Off Roading Forums banner
1 - 10 of 10 Posts
G

·
Discussion Starter · #1 ·
I got the relay like you suggested, I'm trying to figure out what resistors will give me 6v and 3v to run other small stuff. I had a question about the relay though. I noticed on the left was 12v in, the right was 12v out and the bottom was the ground. The top connection was the switch that seemed to be 12v as well. Do I need 12v going through the switch to activate the relay? If so, is the relay only there to help out with the amps?
Thanks for the help, Jeff

'83 CJ7 258 i6 31x10.5 3in. lift? /wwwthreads_images/icons/cool.gif
 

· Registered
Joined
·
6,355 Posts
/wwwthreads_images/icons/tongue.gif What you have there, Jeff, is a remote-controlled switch. You feed the relay with a heavy 12V source, and connect the load terminal of the relay to the big 12V load. Then the tiny coil in the relay can be activated by a 12V current from a little switch on the dash, or by a switch on the engine if the relay is for a choke heater for example, or by another device like say the radio lead if the relay is powering up a big amplifier for instance. Good relays always have both the coil(+) and the coil(-) terminals so you can do more things. Let's say that this is a fog lamp relay, but you know how easy it is to leave them on....you feed the relay 12V for the lamps and the lamps hook to the "load" terminal. THEN you have a fog lamp switch on the dash that feeds the relay coil(+) terminal. NOW....you get very tricky and install an OIL PRESSURE switch on the engine that is only grounded(-) when the pressure is UP. That way when you switch off the engine and walk away from the Jeep, the oil pressure switch opens....takes away the (-) from the relay coil and the relay opens, shutting off the fog lamps. That's just ONE example. Our Jeep project has a slew of electrical upgrades, and we make full use of the rising oil pressure thing to operate a lot of stuff by hooking the (-) side of the relays to the oil pressure switch. Hope this example helps./wwwthreads_images/icons/crazy.gif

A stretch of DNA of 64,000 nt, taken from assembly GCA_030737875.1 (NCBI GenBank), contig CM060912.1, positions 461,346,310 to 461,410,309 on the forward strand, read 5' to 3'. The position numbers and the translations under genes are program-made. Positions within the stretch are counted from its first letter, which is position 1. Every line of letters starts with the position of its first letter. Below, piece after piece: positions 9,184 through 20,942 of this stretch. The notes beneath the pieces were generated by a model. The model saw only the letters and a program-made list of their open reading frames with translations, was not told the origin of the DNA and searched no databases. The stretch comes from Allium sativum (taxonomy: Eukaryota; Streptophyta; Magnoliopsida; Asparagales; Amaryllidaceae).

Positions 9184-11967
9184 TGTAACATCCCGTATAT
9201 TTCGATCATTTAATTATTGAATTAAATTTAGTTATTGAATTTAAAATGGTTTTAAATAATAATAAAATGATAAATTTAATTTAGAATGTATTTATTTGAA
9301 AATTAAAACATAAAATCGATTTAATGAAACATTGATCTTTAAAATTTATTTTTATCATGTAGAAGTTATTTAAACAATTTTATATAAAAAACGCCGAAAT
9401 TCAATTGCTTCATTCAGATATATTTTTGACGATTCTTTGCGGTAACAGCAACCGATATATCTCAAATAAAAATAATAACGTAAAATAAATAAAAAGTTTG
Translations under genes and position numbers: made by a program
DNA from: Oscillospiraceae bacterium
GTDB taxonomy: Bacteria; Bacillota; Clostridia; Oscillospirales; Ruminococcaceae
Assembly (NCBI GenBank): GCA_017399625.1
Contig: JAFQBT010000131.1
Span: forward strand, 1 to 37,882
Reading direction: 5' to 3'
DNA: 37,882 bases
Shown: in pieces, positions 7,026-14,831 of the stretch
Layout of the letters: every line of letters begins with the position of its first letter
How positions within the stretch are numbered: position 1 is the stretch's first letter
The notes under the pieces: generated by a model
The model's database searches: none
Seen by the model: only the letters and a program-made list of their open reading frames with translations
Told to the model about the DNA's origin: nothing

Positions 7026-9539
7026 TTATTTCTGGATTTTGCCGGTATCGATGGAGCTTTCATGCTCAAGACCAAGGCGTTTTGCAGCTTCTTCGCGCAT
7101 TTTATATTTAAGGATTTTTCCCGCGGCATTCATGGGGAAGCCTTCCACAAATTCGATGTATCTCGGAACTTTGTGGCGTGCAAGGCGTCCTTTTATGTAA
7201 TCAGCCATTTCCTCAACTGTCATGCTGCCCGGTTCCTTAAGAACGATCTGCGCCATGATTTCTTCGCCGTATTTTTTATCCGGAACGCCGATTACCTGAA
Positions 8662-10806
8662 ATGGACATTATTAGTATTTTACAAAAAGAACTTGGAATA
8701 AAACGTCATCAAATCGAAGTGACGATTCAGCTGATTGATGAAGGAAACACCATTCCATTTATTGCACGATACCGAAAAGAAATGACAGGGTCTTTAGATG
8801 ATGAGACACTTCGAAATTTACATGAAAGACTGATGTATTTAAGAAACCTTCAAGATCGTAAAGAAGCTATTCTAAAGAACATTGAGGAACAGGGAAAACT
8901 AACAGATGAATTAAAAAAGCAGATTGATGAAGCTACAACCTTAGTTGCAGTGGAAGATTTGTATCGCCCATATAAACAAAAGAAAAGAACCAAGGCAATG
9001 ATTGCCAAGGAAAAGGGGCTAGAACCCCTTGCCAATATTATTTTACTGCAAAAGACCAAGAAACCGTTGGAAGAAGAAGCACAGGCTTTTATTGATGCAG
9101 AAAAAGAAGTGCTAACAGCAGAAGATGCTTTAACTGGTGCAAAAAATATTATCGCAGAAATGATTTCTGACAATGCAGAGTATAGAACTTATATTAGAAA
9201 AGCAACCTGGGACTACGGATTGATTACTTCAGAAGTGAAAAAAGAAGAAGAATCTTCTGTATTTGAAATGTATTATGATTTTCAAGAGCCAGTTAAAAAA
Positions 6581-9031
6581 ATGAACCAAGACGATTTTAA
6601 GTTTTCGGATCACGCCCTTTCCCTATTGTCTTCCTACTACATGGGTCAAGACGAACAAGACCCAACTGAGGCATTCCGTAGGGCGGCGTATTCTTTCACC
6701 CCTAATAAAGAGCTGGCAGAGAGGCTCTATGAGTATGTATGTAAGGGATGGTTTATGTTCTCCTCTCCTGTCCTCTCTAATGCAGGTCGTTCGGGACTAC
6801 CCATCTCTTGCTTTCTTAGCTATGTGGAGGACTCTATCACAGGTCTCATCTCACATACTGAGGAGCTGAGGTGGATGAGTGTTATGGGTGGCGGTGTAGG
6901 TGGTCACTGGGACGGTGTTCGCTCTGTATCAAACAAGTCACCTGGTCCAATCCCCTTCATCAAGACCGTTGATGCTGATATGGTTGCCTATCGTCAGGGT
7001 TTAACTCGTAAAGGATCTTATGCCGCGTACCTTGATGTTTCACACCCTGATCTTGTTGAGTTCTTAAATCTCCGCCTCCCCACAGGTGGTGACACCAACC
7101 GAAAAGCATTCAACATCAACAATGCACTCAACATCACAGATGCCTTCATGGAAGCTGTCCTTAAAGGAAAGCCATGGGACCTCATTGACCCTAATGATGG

CJDave
I never believe any statistics unless my moonguys /wwwthreads_images/icons/crazy.gif/wwwthreads_images/icons/wink.gif made 'em up themselves.
 
G

·
Discussion Starter · #3 ·
What kind of small stuff are you wanting lower voltage for? Almost everything electrical in modern automobiles runs on 12V whether it is something big like lots of driving lights or something small light a light in a compass. Just curious.

 
G

·
Discussion Starter · #4 ·
I intend to create a box that has LED lights that are 3v and I want to make a socket that my 6v FRS radio can hook up to. Thanks for the help and the creative ideas.

'83 CJ7 258 i6 31x10.5 3in. lift? /wwwthreads_images/icons/cool.gif
 

· Registered
Joined
·
1,388 Posts
Dave, How many oil switches do you use? Is it possible to use one switch to do several jobs? I am thinking to use the oil switch as a relay to energize another relay for heavier loads. Does this make sence? I am presently using my oil switch to energize my onboard compressor, but would like to use it also for my dual battery set up in the future (next week)..Thanks...seeya...

Ricky...seeya...
1979 CJ-7 401 T18
 

· Registered
Joined
·
6,355 Posts
/wwwthreads_images/icons/smile.gif Try to set it up so that the oil pressure switch closes ONE relay if possible. I'm a little concerned about inductance fatiguing the points when the oil pressure switch opens if you have like five relay coils on it. /wwwthreads_images/icons/tongue.gif